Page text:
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The Day of Pentecost (Part 1)


Last weekend my family make our annual pilgrimage to Northeast Missouri for our family reunion. For the last several years, my mother has done her best to assemble all of the relatives to share a meal and catch up with each other. Notice I mention the meal first. My mother is 84 years old, but hasn’t lost her touch in the kitchen. Having grown up during the great depression, she learned at an early age that if you have an iron skillet, some lard and flour you can make anything delicious. The serving table looked something like that old Rolling Stones album cover Beggars Banquet. Most people get up from the table and say “excuse me.” I got up from the table on Saturday and said, “forgive me.”

There’s something about food that brings the people of God together. Baptists are notorious for using (and maybe abusing) food at gatherings. Do you have something to celebrate? Let’s eat! A new baby? A wedding? A promotion? A good dental check up? By all means, let’s eat! But we also eat during times of sadness. When word circulates that an illness or hospitalization has been incurred, Baptists come to the rescue armed with casserole dishes. Should someone from the church family pass away, one of the first questions asked is, “Who will serve the meal?” I think Baptists believe they have cornered the market on food. But I am aware of kindred denominations that perform the same regiment with equal discipline.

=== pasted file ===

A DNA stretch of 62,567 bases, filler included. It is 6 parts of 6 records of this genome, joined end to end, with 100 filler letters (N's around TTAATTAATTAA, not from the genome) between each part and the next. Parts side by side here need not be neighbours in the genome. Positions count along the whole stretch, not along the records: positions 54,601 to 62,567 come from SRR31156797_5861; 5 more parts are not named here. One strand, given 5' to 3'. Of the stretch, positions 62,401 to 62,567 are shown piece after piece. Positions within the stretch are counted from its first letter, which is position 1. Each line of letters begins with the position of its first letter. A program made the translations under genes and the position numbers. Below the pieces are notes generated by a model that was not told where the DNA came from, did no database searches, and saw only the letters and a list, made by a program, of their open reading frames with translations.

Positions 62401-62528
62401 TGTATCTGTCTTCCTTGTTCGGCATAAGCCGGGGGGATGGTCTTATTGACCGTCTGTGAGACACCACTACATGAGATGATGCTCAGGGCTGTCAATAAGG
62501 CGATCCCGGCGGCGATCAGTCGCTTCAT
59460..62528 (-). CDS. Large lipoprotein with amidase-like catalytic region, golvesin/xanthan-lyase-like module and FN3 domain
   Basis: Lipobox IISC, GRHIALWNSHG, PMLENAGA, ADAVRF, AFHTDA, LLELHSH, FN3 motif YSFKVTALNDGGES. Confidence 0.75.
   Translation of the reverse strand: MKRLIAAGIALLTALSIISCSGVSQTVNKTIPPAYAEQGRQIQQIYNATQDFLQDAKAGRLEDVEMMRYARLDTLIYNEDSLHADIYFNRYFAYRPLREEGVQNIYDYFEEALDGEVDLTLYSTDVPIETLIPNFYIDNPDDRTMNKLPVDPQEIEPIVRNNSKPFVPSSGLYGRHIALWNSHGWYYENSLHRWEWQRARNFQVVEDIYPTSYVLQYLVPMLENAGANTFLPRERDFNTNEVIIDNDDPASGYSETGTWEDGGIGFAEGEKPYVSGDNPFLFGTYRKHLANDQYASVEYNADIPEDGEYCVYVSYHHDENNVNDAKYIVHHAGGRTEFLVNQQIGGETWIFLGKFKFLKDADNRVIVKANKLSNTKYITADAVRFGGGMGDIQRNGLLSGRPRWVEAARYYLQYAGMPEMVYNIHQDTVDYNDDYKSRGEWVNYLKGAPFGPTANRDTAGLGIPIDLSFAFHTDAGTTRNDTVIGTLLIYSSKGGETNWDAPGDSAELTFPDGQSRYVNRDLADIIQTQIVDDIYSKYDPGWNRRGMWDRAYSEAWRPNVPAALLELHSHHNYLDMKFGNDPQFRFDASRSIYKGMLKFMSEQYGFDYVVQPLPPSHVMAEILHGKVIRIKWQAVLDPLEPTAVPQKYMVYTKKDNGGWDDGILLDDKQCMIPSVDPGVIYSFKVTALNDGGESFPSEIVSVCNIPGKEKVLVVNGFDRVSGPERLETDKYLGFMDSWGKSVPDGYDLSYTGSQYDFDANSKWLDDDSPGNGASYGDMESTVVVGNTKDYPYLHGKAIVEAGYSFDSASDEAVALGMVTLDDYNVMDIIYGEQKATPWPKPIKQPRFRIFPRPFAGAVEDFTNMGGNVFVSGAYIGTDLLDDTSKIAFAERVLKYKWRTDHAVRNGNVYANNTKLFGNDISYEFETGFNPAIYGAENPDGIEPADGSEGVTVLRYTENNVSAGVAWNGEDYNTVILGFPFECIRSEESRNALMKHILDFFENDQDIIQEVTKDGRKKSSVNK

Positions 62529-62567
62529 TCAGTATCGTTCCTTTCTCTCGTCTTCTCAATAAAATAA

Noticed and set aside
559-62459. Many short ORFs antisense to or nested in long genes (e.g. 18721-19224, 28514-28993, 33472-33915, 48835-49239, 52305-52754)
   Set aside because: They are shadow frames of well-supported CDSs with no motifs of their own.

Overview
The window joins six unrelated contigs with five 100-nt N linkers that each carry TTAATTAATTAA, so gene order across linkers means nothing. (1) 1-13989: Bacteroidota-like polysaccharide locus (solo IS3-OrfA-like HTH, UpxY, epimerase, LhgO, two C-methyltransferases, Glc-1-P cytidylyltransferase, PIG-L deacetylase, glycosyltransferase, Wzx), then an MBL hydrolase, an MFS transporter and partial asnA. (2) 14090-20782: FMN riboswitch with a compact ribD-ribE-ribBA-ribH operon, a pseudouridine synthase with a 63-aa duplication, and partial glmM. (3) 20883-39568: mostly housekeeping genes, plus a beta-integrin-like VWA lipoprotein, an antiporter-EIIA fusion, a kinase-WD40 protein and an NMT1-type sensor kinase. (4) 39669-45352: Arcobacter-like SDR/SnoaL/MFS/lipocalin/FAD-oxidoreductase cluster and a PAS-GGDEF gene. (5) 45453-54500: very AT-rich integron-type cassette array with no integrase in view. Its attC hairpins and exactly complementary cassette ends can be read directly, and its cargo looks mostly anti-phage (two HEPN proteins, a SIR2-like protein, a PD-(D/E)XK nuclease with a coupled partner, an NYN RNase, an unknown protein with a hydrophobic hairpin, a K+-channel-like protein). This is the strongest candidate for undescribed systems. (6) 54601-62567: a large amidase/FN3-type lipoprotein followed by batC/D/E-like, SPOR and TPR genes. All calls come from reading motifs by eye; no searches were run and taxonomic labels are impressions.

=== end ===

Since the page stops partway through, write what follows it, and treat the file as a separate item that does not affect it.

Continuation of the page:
Interestingly enough, we didn’t invent this phenomenon in the last few decades. God is big on food and has been for thousands of years. In fact, God was the first to suggest that his people use food during times of teaching, celebration, sadness, and memory. The Old Testament explains seven feasts that the people of God were to conduct during the year. Each one of them was with purpose. Each one of them was God’s idea.

Three of the seven feasts were pilgrimage feasts. That means that the people of God were required to return to Jerusalem to observe them. The first one was the feast of shelters (or booths). This feast was given to remind the people of God of God’s great protection during the wilderness wanderings. As they lay in their booths at night they were to look up to the stars and remember that God is their protector. The second major pilgrimage feast was Passover. Passover is probably the most familiar of the Old Testament feasts, and was instituted on the night the death angel passed over the land of Egypt and the Israelites were freed from slavery and bondage. Jesus was crucified during Passover, a celebration at which scholars estimate 120,000 lambs were sacrificed in Jerusalem.

Fifty days following the Passover was the Feast of First Fruits. This harvest celebration commemorated the first portion of the harvest and dedicated it to God in anticipation of the remainder of the harvest that would soon be gathered. On God’s calendar, Jesus was crucified on Passover and the Spirit was given fifty days later on the Day of Pentecost…during the Feast of First Fruits. Interesting, isn’t it? Someone has said that the average Christian and the average church are somewhere bogged down between Calvary and Pentecost. They have been to Calvary for pardon, but they have not been to Pentecost for power. I think all of us agree that we need to recapture that power that was manifest in that upper room on the day of Pentecost so that we can be the church Jesus desires us to be and do the work Jesus desires us to do. Tomorrow I’ll get into the thicket of last weekend’s message from Acts 2:1-21. In the meantime, have something to eat.

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